Nobody knows where Colonel Hunt's fortune went. It went like the summer wind that sinks with the sun. There was no speculation, no wheat end to the story, no boom collapse, no expensive household bills. The fortune simply disappeared, though Colonel Hunt always, to his intimates, lately insisted that he held valuable securities which would in a few years put him on his feet. But he did not get on his feet.

Times did not prosper fast enough Colonel Hunt stood in need of a billet and Senator Warner gave it to him. He had him appointed quartermaster at the Soldiers' and Sailors' Home, near Leavenworth, a position he held for about a year. Within a year of three score and ten, Colonel Hunt walked like a youth. Almost six feet in height, no man in his forties and of similar physique walked straighter, faster nor further. His hair and long beard were merely turning gray. He could pass for a man of 55. He lived as he moved, energetically. He liked young people; old people with old stories troubled him. The young people would not take him up because they did not know about the things he knew most of, and the old ones -- his own years -- were too old to take anybody up. So Colonel Hunt was neither here nor there. That was why he had to ask an asylum at the hands of his old military, political, professional and personal friend, Senator Warner.

TOO SLOW FOR HIM.

"It killed him," said Father Dalton. "The life was too dull for him. He wanted to beat sixty times to the minute and he found himself in a clock which had a pendulum going twenty to the minute.

"Where he was accustomed to moving cannon, they set him buying buttons, and able to move troops all up and down the border with the celerity of Forest, they put him to watching veterans crawl across their parade ground. Mops and counting cases of blouses to the tune of a droning beat made Colonel Hunt settle back in a chair that most men look for at sixty, and conserve themselves till riper in years, and so he collapsed. I saw him on Monday, and then he showed he was going away.

"He entered the army at Leavenworth in his young life, left the Fort and the army in his middle age, and went back to Leavenworth and the army to die in his old age. May his soul rest in peace."

And so he is to be buried in Leavenworth, in the military grounds there. Only members of the home may be buried in the military cemetery, excepting by express permission, and that permission is granted sometimes in the instance of officers. Yesterday application was made to Senator Warner, one of the board of managers and it was promptly given. Internment is to be made on Friday, at ten o'clock. Those desiring to attend the funeral will have to leave Kansas City by the 8 o'clock trolley car. President C. F. Holmes has arranged to run a special car at 8:01 Friday for the accommodation of Senator Warner, Surveyor C. W. Clarke, General H. F. Devol, Brevet Brigadier General L. H. Waters and a number of other high officers of the civil war.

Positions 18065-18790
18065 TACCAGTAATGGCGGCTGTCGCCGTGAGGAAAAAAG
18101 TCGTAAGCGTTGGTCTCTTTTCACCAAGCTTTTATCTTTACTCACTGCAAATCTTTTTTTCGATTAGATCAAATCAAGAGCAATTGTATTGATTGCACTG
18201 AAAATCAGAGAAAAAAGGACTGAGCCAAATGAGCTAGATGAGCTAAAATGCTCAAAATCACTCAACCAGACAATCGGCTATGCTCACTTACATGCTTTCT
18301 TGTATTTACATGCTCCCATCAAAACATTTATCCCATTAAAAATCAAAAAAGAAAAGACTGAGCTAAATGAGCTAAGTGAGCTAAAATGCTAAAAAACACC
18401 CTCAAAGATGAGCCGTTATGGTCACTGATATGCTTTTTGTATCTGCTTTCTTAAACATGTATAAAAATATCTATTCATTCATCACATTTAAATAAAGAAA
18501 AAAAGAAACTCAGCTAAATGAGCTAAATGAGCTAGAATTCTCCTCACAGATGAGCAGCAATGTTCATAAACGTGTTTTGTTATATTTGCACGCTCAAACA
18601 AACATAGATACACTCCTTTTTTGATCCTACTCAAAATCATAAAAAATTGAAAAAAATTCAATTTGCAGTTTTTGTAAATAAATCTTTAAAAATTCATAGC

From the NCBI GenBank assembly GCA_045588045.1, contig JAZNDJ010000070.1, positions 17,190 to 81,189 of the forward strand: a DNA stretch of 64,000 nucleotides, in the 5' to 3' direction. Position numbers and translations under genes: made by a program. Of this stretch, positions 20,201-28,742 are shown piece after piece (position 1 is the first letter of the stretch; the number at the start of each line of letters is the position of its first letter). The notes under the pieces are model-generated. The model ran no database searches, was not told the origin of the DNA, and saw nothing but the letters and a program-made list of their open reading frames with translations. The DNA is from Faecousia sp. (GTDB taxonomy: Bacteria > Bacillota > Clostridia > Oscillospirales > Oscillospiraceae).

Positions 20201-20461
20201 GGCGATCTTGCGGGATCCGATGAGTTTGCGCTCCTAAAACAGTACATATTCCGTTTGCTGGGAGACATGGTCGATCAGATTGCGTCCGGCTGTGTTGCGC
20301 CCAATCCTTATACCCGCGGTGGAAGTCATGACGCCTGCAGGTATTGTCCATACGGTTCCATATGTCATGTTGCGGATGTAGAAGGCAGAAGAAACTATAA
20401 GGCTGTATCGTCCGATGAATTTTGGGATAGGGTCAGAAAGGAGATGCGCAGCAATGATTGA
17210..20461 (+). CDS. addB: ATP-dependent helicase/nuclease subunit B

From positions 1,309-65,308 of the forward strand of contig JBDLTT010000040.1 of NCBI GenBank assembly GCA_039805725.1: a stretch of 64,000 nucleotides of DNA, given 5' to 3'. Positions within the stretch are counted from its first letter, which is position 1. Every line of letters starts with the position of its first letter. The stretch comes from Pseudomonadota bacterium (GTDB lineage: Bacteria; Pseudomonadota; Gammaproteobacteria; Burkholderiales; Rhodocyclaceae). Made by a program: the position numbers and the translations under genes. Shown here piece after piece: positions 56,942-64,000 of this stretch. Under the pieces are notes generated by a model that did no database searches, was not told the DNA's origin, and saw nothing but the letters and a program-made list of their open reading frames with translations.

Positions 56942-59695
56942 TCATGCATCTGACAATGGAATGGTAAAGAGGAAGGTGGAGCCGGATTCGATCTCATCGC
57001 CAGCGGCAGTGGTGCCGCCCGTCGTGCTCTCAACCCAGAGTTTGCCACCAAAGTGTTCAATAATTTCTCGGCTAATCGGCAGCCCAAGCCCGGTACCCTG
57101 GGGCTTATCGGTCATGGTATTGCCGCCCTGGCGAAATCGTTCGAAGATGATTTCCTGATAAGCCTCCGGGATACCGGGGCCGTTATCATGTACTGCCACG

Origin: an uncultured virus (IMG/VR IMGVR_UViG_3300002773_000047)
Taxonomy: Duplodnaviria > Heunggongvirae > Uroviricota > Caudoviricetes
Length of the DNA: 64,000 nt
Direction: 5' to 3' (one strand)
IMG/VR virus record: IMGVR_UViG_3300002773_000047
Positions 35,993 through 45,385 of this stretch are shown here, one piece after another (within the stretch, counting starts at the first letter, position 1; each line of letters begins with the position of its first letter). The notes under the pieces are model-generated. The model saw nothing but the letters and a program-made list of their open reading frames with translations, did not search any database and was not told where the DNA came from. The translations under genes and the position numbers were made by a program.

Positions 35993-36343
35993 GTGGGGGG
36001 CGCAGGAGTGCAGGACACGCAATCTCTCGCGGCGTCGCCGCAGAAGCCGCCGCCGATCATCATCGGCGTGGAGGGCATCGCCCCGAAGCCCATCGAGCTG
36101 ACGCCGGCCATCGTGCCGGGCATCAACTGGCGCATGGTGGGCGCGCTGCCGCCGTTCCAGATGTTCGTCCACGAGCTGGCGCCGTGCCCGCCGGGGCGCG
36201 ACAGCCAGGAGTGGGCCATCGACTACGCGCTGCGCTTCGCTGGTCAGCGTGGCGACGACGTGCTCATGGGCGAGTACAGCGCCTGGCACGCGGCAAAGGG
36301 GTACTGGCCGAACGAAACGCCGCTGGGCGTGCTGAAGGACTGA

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June 3, 1908

WHAT LARKS THERE'LL
BE IN THE BIG ROOM.

WHEN IT'S OPENED FOR PLAY
AT MERCY HOSPITAL.

Little Patients Look Forward to the
Day With Impatience -- A
Gleam in Their Mel-
ancholy Lives.

"Wait till our new playroom's done." That is what the little boys and girls, inmates of the Mercy Hospital, Fifth street and Highland avenue, are saying. Everything now centers about that large new playroom which is almost completed, and every morning and afternoon the nurses have to take the children back into the new building and let them feast their eyes on the room which is to mean so much fun to them.

Some of the little patients in the hospital have been there for seven months, and in some cases there are not many signs of improvement. Their lives are not full of pleasure, and it is seldom that visitors who take more than a patronizing interest in them are seen. The little fellows feel that they are being made spectacles of and they can see the pity in their visitors' eyes. That is not what they want; they want comradeship. Their games are few, and in bad weather they must stay indoors. For this reason they look forward to the large playroom with such promise of rainy day pleasure.